UN Acts to Block Aid Diversion in Somalia

The United Nations is implementing a "risk management plan" to address problems uncovered in delivering aid to Somalia, including diversion of food assistance to corrupt contractors, Islamist militants and local U.N. staff. Photo by: WFP/Peter Smerdon

The United Nations is moving to prevent aid from being redirected to Islamist militants in Somalia. a U.N. report reveals.

U.N. chief Ban Ki-Moon, in his latest report to the Security Council, said the U.N. country team in Somalia has started carrying out a “risk management action plan” to deal with the findings of the U.N. Somalia monitoring group’s March report. The group disclosed that as much as half the food aid sent to Somalia is redirected to corrupt contractors, Islamist militants and local U.N. staff, Reuters reports.

A database has also been designed to consolidate details on all U.N. service providers and contractors in Somalia so they can be appropriately screened, Ban added.

Meanwhile, top U.N. envoy to Somalia, Ahmedou Ould-Abdallah, rejected claims that it was either too late or too early for next week’s Istanbul Conference on Somalia. The high-level gathering offers a window of opportunity to show that “Somalia had true friends ready to make a difference” this year, which marks the nation’s 50 years of independence.

“We should all recognize that, after years of anarchy, there will never be a right time in Somalia. We have to act now,” Ould-Abdallah said in a briefing.

The U.N. hopes that political reconciliation would be considered at the meeting slated for May 21-23, U.N. Under-Secretary-General for Political Affairs B. Lynn Pascoe said, stressing the need for the Somali government to reach out to more factions. Moreover, training Somali security forces is high on the U.N. agenda as the world body called on donors to help close the funding deficit on the payment of salaries of Somali police.

“We are appealing to donors to help fill that gap. Also related to security, more needs to be done to shore up AMISOM (African Union Mission in Somalia),” Pascoe added.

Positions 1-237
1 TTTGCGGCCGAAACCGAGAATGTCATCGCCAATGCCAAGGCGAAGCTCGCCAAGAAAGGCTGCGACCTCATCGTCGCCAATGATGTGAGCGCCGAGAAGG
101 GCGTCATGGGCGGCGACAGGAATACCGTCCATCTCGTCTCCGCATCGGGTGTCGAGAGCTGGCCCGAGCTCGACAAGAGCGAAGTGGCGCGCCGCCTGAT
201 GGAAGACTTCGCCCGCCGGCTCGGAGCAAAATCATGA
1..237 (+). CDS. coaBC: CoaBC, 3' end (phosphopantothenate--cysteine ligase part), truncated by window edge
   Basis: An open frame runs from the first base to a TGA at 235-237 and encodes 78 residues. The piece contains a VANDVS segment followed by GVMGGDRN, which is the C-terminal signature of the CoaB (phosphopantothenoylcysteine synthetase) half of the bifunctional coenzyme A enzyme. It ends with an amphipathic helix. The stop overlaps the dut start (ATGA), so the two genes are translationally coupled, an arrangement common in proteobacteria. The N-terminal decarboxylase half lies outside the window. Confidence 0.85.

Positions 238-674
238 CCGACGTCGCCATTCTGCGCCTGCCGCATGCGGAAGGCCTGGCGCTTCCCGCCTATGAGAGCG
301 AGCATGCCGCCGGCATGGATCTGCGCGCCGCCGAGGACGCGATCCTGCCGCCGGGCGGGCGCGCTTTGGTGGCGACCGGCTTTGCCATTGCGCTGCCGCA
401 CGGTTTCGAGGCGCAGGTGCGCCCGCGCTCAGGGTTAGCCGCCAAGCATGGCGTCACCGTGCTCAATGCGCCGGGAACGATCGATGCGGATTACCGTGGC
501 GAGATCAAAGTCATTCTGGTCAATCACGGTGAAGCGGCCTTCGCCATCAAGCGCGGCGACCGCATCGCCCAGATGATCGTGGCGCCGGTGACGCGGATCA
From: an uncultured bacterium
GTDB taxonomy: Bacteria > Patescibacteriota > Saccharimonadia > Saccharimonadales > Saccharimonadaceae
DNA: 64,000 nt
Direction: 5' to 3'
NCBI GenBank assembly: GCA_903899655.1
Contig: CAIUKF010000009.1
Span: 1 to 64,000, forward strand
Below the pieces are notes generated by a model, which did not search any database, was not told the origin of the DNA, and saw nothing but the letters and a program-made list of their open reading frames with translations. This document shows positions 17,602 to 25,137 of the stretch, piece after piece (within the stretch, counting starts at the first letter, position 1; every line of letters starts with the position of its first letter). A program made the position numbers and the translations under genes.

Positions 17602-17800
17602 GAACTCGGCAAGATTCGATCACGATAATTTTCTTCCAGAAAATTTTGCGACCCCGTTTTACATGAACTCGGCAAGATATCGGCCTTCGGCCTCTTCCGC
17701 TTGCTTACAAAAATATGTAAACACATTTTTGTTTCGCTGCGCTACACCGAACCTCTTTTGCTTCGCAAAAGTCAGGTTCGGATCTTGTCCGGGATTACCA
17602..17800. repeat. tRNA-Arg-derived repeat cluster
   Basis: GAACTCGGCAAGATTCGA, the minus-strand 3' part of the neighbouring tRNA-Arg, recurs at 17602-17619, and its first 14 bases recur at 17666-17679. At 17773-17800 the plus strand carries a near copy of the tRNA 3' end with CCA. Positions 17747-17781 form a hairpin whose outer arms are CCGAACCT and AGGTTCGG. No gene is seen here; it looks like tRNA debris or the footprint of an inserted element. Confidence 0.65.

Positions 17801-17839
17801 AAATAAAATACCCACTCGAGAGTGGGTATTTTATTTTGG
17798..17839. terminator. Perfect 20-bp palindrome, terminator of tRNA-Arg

U.S. Alternate Representative for Special Political Affairs Brooke Anderson echoes the same sentiment, stressing that the supporting AMISOM is “central to our strategy to stabilize Mogadishu and support the Somali peace process.” The U.S., she said, has committed some USD174 million for logistics support, equipment, and pre-deployment training to AMISOM forces.

“We encourage other nations to step forward with additional contributions,” Anderson said at a U.N. Security Council debate on Somalia.

The meeting will also include discussions between representatives of the Somali government, U.N. member states, private sector and international business investors. Turkish Ambassador Ertugrul Apakan hopes that strategies and plans would materialize from the meeting to help create jobs, bolster local businesses, and promote social and economic development.

The Office of the U.N. High Commissioner for Refugees, meanwhile, requested for an additional USD60 million to assist forcibly displaced Somalis within the nation and in Djibouti, Ethiopia, Kenya and Yemen. The new financing will be used to bolster water supply, shelter and health facilities in existing camps. The U.N. agency will also tap the fresh funding to set up two new Somali refugee camps in Yemen and Djibouti.

About the author

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    Ma. Rizza Leonzon

    As a former staff writer, Rizza focused mainly on business coverage, including key donors such as the Asian Development Bank and AusAID.